Having to choose between two countries is a growing phenomenon for a number of players in Europe.

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The international future of N’Golo Kante was the subject of much media deliberation, but the diminutive Leicester City midfielder had little hesitation when he finally got the call. Mali had made overtures to the 25-year-old, but he bided his time until France coach Didier Deschamps came knocking, explaining “it’s a chance to play in the Euros”.

Having to choose between two countries is a growing phenomenon in Europe, where many developing talents come from immigrant backgrounds and face a tug of the heart strings as well as a practical choice.

France may have won the tussle over Kante but recently one of its best young talents, Yassine Benzia, opted for Algeria after representing Les Bleus at every junior level. The north Africans wasted no time in tying down the 21-year-old Lille striker to their cause, handing him a first cap in March’s African Nations Cup qualifier against Ethiopia.

Last year Morocco began a determined approach to obtaining quality talent for their national team as they look ahead to the next African Nations Cup and World Cup finals. And an aggressive mission to persuade players of Moroccan heritage to commit to the Lions of Atlas has already had some success.

Hakim Ziyech

Hakim Ziyech has opted to play for Morocco ratherthan Holland where he grew up.

Enlisting Twente midfielder Hakim Ziyech was a huge coup as the 23-year-old threw his lot in with the north Africans rather than Holland, where he was born. He has been among the best players in the Eredivisie this season and Holland coach Danny Blind wanted to call him into the senior squad last June.

But that plan was shelved when the Holland under-21 international was injured.

“The better I played, the less the attention on me was,” says Ziyech. “I was only given a phone call after I said I wanted to go and play for Morocco.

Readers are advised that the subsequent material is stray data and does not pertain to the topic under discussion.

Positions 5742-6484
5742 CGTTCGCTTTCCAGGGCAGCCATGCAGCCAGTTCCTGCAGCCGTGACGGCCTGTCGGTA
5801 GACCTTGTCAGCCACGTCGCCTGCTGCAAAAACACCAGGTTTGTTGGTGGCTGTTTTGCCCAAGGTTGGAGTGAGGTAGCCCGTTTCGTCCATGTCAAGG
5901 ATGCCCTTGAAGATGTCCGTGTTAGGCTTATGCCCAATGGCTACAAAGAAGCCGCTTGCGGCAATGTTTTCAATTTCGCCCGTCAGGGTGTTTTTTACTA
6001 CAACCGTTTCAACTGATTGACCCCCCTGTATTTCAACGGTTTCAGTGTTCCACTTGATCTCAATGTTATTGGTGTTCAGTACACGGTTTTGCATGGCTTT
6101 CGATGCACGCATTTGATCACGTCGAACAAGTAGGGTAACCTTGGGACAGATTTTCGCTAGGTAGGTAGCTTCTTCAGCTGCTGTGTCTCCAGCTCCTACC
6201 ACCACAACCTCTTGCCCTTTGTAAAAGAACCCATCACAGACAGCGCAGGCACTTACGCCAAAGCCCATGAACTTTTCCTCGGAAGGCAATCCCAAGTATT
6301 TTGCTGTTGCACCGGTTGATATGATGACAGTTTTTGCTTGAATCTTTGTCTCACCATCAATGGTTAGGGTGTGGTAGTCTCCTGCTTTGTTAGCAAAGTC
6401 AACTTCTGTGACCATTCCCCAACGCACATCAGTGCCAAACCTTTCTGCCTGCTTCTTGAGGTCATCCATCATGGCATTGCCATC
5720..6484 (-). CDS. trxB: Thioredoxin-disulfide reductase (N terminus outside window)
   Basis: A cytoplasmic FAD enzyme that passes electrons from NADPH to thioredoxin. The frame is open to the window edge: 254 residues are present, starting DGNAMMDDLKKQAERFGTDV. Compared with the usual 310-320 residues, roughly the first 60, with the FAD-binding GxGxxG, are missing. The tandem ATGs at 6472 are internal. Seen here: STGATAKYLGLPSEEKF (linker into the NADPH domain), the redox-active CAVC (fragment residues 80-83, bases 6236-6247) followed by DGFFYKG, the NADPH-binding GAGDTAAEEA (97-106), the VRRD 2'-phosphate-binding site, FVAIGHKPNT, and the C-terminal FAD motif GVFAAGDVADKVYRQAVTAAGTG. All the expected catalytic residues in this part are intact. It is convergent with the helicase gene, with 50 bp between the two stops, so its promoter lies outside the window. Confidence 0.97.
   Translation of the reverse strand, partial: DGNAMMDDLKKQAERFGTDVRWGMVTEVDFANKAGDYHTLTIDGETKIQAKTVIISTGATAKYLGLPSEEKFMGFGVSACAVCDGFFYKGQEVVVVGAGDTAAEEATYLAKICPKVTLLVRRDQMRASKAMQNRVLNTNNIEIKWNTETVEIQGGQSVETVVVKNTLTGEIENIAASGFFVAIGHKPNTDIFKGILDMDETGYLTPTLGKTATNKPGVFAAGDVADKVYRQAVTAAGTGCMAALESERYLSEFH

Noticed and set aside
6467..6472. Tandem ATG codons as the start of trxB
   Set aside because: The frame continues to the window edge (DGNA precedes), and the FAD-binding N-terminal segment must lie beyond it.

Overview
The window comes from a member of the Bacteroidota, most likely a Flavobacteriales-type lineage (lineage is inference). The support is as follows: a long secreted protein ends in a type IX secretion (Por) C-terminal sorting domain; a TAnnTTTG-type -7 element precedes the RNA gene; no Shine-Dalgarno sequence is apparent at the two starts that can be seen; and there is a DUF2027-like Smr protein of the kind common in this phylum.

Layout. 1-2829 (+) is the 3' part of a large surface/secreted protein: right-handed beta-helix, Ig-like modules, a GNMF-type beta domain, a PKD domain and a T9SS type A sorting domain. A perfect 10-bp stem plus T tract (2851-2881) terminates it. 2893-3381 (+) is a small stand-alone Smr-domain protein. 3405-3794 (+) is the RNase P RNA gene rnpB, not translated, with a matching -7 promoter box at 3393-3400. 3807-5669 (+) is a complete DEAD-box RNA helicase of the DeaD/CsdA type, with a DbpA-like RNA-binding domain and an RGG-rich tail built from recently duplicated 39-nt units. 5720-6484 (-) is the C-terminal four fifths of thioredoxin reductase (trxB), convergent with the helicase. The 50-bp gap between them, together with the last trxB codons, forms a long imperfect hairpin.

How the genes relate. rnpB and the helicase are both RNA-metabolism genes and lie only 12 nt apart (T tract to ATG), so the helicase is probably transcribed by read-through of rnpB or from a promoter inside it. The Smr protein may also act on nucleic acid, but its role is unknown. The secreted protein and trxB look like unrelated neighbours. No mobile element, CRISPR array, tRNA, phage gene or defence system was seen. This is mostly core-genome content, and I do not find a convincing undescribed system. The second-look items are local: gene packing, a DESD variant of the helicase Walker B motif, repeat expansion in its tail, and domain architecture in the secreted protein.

“The Moroccan federation have been talking to me for years. I was born in Holland but my roots lie [in Morocco]. My father is buried there.”

Another Dutch-born youth international recently recruited by Morocco is Oussama Tannane. Holland Under-21 coach Fred Grim spent hours trying to persuade the Saint-Etienne winger to remain with the country where he was raised, but the 22-year-old went with the land of his birth and made his Morocco debut in the away win against Cape Verde in March’s African Nations Cup qualifier.

“We also can’t promise these players that they will go on and play for Oranje,” admits Grim. “We can’t guarantee they will make the team.”

Morocco did, however, lose out on Anwar El Ghazi when the Ajax striker was fast-tracked into the Dutch national team and handed a first senior cap in October, at the end of the Euro 2016 qualifiers.
And there is likely to be much more of this tying a player down – as Belgium did with Zakaria Bakkali when he was just 18 and Nigeria did recently with Arsenal teenager Alex Iwobi. Both were given a few minutes’ game time in competitive internationals to forever tie up their options.

Sofiane Boufal

The case of Lille’s Sofiane Boufal perfectly illustrates the dilemma many players face.

The case of Parisian-born winger Sofiane Boufal highlights the dilemmas faced by players who are being tugged to and fro in the battle for their international service. Last June he was called up by Morocco for an African Nations Cup qualifier against Libya, only to change his mind before the game.

“I badly mismanaged the episode there,” says the Lille midfielder. “I’m still young, I just made a big mistake. In Morocco, there was a lot of pressure. I haven’t given up the dream of playing for France.”

Herve Renard was his coach at Lille at the start of that season and he suggested that Boufal would soon be wearing the French colours. “He has so much talent that he could walk into the France team now,” said Renard. “He’s a guy who is able to do exceptional things.”

In March, the 22-year-old did finally make his debut for Morocco, having been persuaded to play by their new coach…Herve Renard.

By Mark Gleeson